This is another requested review for the daily reviews in October. It also happens to be a personal favorite of mine that I really do not know how I came across. I don’t remember any trailers for it. I don’t remember well anything about it. I just saw it on Netflix one night and saw Anton Yelchin on the cover and really that was enough. It still remains on Netflix and can often be found in the $7.88 blu ray bin at Wal-Mart. Because of my love for the film it’s hard not to spoil some parts of it, but I am going to do my best.
The trailer isn’t all that great.
Should you see it though?
This one gets another “Based on a Book” hashtag, as it is based on Dean R. Koontz novel. It may come as a surprise but I have never actually read a single Koontz book. No idea why I haven’t just haven’t. The screenplay and director is one of the ones who has done a better job of entertaining me than most, Stephen Sommers. Best known for The Mummy and Van Helsing yet equally lamented for GI Joe and Scorpion King. No one will ever accuse Sommers of making high cinema, but he does a good job overall of mixing moods and tones in a very fun, cotton candy way. It’s light, it’s fluffy, it’s rarely to be taken seriously; but if he needs to shift between story types he can rather well, as shown in Odd Thomas and Deep Rising. Here Sommers successfully crafts romance, horror, and comedy into a single film. Granted when I say comedy it mostly means light quips and general situations which bring a smile to your face as he did in the Mummy.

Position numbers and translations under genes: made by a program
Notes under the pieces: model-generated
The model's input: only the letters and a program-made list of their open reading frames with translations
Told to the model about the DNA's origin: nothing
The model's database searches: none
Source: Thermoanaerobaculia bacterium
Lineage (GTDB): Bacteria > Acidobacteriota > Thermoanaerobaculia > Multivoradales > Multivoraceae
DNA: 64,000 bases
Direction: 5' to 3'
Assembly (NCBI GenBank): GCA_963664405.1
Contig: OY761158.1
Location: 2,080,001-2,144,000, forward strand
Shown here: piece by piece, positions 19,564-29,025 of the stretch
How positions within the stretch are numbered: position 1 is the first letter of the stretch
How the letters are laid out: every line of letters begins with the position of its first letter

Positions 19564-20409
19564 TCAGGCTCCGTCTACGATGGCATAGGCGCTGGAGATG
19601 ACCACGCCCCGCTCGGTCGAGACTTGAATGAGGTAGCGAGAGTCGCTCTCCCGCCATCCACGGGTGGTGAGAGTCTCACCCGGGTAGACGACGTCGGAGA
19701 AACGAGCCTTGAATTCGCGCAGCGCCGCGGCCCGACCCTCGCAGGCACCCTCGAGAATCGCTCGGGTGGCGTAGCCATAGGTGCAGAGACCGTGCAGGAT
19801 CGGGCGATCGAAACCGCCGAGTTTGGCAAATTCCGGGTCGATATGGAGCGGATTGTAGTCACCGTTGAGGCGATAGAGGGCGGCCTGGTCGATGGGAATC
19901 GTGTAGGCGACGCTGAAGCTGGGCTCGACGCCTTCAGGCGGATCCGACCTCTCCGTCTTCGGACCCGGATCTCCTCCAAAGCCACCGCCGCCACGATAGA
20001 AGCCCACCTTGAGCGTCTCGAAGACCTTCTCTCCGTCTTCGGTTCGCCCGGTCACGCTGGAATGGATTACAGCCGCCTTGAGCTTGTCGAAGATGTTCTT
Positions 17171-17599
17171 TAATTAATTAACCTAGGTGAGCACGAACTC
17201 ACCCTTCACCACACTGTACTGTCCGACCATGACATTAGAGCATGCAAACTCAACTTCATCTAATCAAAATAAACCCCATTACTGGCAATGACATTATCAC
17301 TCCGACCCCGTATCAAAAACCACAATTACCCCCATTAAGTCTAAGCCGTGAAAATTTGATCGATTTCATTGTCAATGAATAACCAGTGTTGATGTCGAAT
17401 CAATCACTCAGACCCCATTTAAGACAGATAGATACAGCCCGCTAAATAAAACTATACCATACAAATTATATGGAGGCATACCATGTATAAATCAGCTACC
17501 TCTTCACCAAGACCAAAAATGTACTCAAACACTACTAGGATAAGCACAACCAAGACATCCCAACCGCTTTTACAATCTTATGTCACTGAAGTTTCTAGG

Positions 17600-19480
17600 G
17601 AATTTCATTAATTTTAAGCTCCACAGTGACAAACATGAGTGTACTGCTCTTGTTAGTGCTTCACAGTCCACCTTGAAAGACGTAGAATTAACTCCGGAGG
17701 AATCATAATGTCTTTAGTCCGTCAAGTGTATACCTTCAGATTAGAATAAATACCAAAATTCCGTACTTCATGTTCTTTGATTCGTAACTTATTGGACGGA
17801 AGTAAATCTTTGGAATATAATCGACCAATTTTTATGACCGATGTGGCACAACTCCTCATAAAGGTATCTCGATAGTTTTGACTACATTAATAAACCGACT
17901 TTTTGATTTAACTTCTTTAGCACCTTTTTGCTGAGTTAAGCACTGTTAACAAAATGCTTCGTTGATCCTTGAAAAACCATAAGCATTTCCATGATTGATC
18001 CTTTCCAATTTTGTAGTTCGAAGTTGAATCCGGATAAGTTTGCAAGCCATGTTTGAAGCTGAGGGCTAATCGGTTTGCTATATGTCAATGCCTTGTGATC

Part of that goes to the chemistry of the cast. Anton Yelchin (Star Trek, Fright Night) and Addison Timlin (The Town That Dreaded Sundown); the two of them have what to me is an almost fairy tale level relationship. It is so damn earnest and sweet and makes me love them both all the more. What makes things more interesting is unlike other movies such as the 6th Sense, the most important people to Odd believe in his gifts. Most notably his girlfriend Stormy (Timlin) and the chief of police (Willem frikkin Dafoe); not only using his gifts but helping him to use them. It creates an interesting breath of fresh air for a movie like this and allows it to continue at its rather brisk pace from beat to beat and scene to scene. There is some honest chemistry between the protagonists in the cast. Yelchin has one of the most adorable every man acting abilities and helps make Odd a believable and likeable character. Timlin, well her interactions with Yelchin, character, and attitude make her a strong add to the cast rather than just an accessory to Odd. I want to see more of her than we get.
From a technical standpoint the movie does hit a few good points. The ghosts, as seen in the trailer, while not creepy are at least an original design. Make up effects are also pretty solid and at times pleasantly unsettling. What really helps is the pacing. The movie takes as long as it needs and never longer. The blocking, lighting, and editing work amazingly well. Though this kind of pace is common to Sommers films, I appreciate it as there is no extra fat. I don’t feel like I am missing anything and I don’t feel like I needed more of something. There’s even some amazing continuity through the film that brings revelations to light and doesn’t trip my annoyance levels. It sets up rules and doesn’t violate them. More movies need to do this.
I really like this movie. I watch it every month or so. It has a lot of charm to it. I bought it on BluRay when I found it.
It does so much right and even after multiple viewings the connections I have with the characters, their deliveries, makes me feel for them. There are so many many movies out these days where I don’t care in the slightest what happens. Here I do.
Best part? Odd Thomas is an all ages show, teens and up. Also *not* scary so even if you aren’t a fan of horror movies you will be able to watch this one and I think really like it (I’ve tested this theory with people…it’s true).
Odd Thomas better than it has any right to be.